Odean feels that men suffer from overconfidence in investing, while women invest more pragmatically, turning away from opportunistic day trading and taking more of a buy-and-hold approach. A bit controversial, this assertion? Perhaps. The statistics certainly get your attention. The bottom line is that women may be more adept at investing than they think.2


Even if you feel you need more financial or stock market literacy, you may fundamentally have the temperament to be a good long-term investor.


Where do you stand financially? Start by taking an inventory of your investments and savings accounts: their balances, their purposes. Then, take an inventory of income sources: yours, and those of your spouse or family if applicable. Consider also your probable or possible income sources after you retire: Social Security and others.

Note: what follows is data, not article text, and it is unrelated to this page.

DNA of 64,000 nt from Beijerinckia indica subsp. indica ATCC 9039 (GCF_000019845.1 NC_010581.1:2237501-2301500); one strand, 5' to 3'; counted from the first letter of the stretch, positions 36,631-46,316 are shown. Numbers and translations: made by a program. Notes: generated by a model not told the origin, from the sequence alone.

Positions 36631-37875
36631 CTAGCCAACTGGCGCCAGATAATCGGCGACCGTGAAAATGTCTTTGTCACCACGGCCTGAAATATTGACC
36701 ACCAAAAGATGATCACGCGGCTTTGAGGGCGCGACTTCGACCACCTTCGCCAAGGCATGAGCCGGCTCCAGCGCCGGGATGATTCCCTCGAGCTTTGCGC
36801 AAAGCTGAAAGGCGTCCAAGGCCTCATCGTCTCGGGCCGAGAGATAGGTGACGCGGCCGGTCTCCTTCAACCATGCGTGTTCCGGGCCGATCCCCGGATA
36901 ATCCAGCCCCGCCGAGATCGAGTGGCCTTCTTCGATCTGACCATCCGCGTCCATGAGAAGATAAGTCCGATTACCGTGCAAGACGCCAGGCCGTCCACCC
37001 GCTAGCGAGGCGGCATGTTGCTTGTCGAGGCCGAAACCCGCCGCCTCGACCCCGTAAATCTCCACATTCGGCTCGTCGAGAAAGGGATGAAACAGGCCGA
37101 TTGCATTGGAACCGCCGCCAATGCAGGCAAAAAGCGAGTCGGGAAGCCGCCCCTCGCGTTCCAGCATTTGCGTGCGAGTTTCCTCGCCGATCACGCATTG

This is a way to start seeing where you are financially in terms of your progress toward a financially stable retirement and your retirement income. It may also illuminate potential new directions for you:


*The need to save or invest more (especially since parenting or caregiving may interrupt your career and affect your earnings)

*The need for greater income (negotiate for a raise!) or additional income sources down the road

*Risks to income and savings (and the need to plan greater degrees of insulation from them)


Devoting even just an hour of attention to these matters may give you a clear look at your financial potential for tomorrow. Proceed from this step to the next: follow with another hour devoted to a chat with an experienced financial professional.